West Virginia were slightly on top in the opening stages, though American created a couple of good chances to take the lead. The game swung definitively in WVU’s favor on the half-hour when LeBlanc made a substitution and tactical adjustment that threw off the Patriot League side. Ryan Cain replaced Merriam and Bevin moved into a lone striker role.
The trio of Etuk, Cain and Sebele supported from deeper-lying forward positions in a 4-2-3-1 formation and their intelligent interchanging runs caused numerous problems for American’s defense. Coupled with that, Bevin provided a different puzzle for American’s central defenders with his sharp turns and layoffs compared to Merriam’s physicality and pace.
“We became a little bit more multifaceted in that triangle in the midfield with Uwem being able to get inside a bit more, same with Shadow,” LeBlanc said.
As if the coach’s front four and his marauding full-backs Raskaksy and Peabo Doue don’t provide enough attacking threats, WVU also pose danger from set pieces through 6-foot-2-inch central defender Schoenle. The Yardley, Pa. native notched his first goal of the season with a soaring leap above Oakland’s defense on Sept. 9. He doubled his tally on 34 minutes after a clever short corner allowed him to break free of his markers.
Bevin, Cain and Sebele teased American’s defense out from the penalty area before the latter swung a pinpoint cross to the back post. Schoenle sped toward the six-yard line like a runaway freight train to place his header beyond goalkeeper Billy Knutsen.
Schoenle almost grabbed a second on 39 minutes from Sebele’s deep inswinging corner, but American midfielder Charlie Hunter knocked his back post header off the goal line.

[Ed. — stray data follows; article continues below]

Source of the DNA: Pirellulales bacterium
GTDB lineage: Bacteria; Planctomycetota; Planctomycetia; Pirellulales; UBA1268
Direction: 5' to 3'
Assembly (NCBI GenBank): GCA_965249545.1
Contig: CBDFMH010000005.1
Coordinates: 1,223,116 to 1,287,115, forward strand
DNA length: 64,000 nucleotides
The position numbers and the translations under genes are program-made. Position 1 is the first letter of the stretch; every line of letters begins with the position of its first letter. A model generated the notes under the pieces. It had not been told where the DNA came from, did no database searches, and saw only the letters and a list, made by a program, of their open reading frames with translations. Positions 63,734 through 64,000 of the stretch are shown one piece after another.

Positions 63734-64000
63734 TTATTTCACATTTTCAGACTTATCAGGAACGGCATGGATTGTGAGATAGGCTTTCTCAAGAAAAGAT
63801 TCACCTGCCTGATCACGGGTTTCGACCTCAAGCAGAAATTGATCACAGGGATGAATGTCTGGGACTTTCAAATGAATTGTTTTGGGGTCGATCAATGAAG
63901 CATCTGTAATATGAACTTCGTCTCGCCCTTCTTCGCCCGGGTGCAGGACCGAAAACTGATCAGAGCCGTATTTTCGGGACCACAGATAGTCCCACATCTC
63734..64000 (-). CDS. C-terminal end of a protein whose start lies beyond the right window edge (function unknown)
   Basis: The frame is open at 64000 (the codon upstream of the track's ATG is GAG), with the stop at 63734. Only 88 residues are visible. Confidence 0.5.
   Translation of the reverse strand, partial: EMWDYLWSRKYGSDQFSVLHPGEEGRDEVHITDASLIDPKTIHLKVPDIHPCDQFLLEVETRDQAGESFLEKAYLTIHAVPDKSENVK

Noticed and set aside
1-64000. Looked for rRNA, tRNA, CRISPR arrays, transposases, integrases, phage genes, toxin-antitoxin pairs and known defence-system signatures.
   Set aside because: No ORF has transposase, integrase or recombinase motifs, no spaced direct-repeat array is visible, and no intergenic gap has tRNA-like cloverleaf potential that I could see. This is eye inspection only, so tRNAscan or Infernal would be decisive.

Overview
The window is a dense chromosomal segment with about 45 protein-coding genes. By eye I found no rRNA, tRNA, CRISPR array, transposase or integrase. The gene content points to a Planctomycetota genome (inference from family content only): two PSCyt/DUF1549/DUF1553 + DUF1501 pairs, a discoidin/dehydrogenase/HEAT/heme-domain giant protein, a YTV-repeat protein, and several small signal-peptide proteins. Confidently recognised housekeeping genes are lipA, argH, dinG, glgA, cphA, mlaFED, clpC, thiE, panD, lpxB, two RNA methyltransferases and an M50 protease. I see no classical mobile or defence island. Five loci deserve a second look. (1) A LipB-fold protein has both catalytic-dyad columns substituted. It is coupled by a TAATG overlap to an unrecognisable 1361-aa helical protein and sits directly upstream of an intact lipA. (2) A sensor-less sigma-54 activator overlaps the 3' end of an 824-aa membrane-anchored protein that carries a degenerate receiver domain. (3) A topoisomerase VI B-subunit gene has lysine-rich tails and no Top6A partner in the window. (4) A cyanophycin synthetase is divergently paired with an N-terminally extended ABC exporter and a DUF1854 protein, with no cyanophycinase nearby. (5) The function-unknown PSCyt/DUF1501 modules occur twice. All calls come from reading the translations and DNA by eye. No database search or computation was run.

Repeat Performance After Interval Eases Mountaineers To Victory
LeBlanc’s second-half game plan followed a similar pattern. Merriam returned at the head of a 4-3-3 system before making way for Cain on 65 minutes. The full repertoire of West Virginia’s attacking play shone through. Merriam’s bulldozing charges into the box, Bevin’s feints and instant changes of direction, intricate crossover runs to shake off defenders, full-backs joining the offense, three or four players attacking the penalty area to make themselves targets for open-play crosses.
A second goal was inevitable and it came via a 4-vs-4 break on 58 minutes that was expertly exploited. Bevin slipped a pass to Etuk in the inside-right channel and the senior from Herndon, Va. elegantly side-stepped inside American’s covering defender before stroking a left-foot curling shot low into Knutsen’s far corner.
Pittman found Doue racing down the left side with a beautiful crossfield pass one minute later before sprinting into the box to get on the end of the defender’s cross. The holding midfielder’s commitment to join the attack was impressive, but he couldn’t keep his header underneath the crossbar.
Substitute Zak Leedom and Cain fired high in the closing stages, but WVU didn’t need the cushion of a third goal. An American team that arrived in Morgantown with a 4-2 record, scoring 15 goals and conceding five, had been wondrously dissected.
It was a performance that had LeBlanc brimming with delight, though he’s quick to point out that his team is far from being the finished article. Florida Atlantic provides the next test for the Mountaineers Sunday in their MAC debut.